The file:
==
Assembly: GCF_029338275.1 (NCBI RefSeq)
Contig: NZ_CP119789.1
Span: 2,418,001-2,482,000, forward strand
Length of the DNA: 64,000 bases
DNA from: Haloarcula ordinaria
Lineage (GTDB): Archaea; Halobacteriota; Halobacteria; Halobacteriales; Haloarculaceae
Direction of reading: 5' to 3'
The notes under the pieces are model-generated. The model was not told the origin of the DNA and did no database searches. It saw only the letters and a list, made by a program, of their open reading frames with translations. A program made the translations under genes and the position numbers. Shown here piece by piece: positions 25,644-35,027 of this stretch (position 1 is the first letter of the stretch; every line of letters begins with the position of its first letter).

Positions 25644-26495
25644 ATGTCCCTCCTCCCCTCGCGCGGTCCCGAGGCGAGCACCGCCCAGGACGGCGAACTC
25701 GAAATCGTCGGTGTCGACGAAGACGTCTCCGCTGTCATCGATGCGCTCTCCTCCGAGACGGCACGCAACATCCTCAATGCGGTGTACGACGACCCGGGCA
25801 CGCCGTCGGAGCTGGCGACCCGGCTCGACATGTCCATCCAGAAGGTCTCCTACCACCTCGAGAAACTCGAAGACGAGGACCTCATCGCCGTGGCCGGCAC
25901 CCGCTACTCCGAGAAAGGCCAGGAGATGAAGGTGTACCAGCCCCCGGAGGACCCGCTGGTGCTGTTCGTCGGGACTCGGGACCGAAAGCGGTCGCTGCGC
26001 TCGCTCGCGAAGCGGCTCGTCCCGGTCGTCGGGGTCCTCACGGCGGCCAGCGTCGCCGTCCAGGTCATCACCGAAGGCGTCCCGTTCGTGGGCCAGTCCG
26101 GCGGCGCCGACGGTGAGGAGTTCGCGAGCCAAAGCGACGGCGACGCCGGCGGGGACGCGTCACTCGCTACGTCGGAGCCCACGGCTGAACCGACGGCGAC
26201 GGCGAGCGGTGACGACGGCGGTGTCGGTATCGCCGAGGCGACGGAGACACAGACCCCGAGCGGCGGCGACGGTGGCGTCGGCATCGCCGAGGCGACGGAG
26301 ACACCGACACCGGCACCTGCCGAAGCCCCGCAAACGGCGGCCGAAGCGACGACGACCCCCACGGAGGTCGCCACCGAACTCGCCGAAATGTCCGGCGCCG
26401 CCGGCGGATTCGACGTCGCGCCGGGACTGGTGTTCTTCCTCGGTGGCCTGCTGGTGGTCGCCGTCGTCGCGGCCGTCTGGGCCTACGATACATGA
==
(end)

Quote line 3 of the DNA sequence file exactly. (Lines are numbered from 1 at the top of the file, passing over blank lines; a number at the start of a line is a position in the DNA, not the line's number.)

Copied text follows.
Span: 2,418,001-2,482,000, forward strand